Files in this item



application/pdf3023189.pdf (9MB)Restricted to U of Illinois
(no description provided)PDF


Title:Development and Integration of Bioinformatic and Electrostatic Techniques With Application to Biological Systems
Author(s):Schnitzer, James Anthony
Doctoral Committee Chair(s):Subramaniam, Shankar
Department / Program:Chemistry
Degree Granting Institution:University of Illinois at Urbana-Champaign
Subject(s):Biology, Molecular
Abstract:Proteins consist of a sequence of residues. These residues generate the electrostatic nature of the protein, thereby determines all other properties for the protein. Computational techniques for calculating electrostatic properties are well established. More recently, bioinformatics techniques, used to investigate and compare protein sequences, have come into prominence. Combining these separate methodologies should have a synergistic effect. In this work, electrostatic based techniques will be developed and applied to simulate the flux of ions through membrane channels. A procedure for the prediction of ion flow, based on full three dimensional charge distribution a specific pH, and containing no freely adjusted variables, is presented. This procedure is used to gain important insight on the mechanism for the regulation of potassium ion flow in KcsA and provides support for a possible method of channel opening. Additionally, bioinformatic based techniques are developed and applied to the Cytochrome P450 and Fe2S2 Ferredoxin families. Insights gained from these techniques are integrated into electrostatic investigation of the protein-protein association of a member from each protein family, P450 cam and Putidaredoxin. These two proteins function as an electron-transfer pair and bind using charge complementary sites on their surface. The specific binding site is unknown. Three dimensional Brownian dynamics methods were developed and applied to identify possible binding sites. Many such interacting residue pairs were determined and evaluated. Several exhibited a high reaction probability. These sites were shown to demonstrate properties in agreement with experimental observations and thus are predicted to be good candidates for P450cam-Putidaredoxin binding sites.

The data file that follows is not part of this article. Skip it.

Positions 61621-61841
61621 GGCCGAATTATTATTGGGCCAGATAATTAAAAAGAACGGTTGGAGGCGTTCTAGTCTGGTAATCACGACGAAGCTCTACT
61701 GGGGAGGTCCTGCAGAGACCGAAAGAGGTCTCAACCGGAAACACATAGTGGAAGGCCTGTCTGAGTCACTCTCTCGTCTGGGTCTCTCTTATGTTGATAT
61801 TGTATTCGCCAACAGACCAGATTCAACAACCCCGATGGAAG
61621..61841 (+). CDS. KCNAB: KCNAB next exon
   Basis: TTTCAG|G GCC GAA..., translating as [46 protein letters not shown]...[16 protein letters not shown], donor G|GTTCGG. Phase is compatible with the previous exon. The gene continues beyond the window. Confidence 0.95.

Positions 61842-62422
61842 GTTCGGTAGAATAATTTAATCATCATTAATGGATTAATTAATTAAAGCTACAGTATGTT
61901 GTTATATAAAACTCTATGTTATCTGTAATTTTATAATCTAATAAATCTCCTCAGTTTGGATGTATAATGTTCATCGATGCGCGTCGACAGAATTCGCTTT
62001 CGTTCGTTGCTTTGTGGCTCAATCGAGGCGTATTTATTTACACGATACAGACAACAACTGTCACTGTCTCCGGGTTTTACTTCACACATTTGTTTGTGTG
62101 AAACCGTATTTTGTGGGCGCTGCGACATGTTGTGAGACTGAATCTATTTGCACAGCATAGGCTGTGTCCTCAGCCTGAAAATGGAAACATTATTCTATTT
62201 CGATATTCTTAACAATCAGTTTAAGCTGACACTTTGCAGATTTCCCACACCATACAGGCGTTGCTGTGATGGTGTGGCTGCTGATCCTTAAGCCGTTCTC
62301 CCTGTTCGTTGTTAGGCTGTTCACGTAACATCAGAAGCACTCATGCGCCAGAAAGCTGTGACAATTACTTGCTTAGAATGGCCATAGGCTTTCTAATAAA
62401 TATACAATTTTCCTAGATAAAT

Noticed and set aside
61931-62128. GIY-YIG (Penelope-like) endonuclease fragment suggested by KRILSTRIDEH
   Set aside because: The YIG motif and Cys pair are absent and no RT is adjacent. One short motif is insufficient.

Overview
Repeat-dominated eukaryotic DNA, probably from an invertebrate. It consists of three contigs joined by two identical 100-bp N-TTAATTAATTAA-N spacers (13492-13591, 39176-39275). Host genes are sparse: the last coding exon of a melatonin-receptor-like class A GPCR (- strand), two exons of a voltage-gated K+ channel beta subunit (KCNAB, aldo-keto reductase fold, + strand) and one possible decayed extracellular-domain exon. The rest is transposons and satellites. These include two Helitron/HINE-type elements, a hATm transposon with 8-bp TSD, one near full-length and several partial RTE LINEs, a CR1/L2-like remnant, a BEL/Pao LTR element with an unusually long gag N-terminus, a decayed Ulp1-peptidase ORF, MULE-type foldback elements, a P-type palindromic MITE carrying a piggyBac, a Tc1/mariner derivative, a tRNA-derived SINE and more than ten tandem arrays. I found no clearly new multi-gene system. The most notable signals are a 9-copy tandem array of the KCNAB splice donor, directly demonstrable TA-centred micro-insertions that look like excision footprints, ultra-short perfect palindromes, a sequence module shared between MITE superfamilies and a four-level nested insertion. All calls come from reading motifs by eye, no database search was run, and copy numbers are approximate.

Issue Date:2001
Description:150 p.
Thesis (Ph.D.)--University of Illinois at Urbana-Champaign, 2001.
Other Identifier(s):(MiAaPQ)AAI3023189
Date Available in IDEALS:2015-09-25
Date Deposited:2001

This item appears in the following Collection(s)

Item Statistics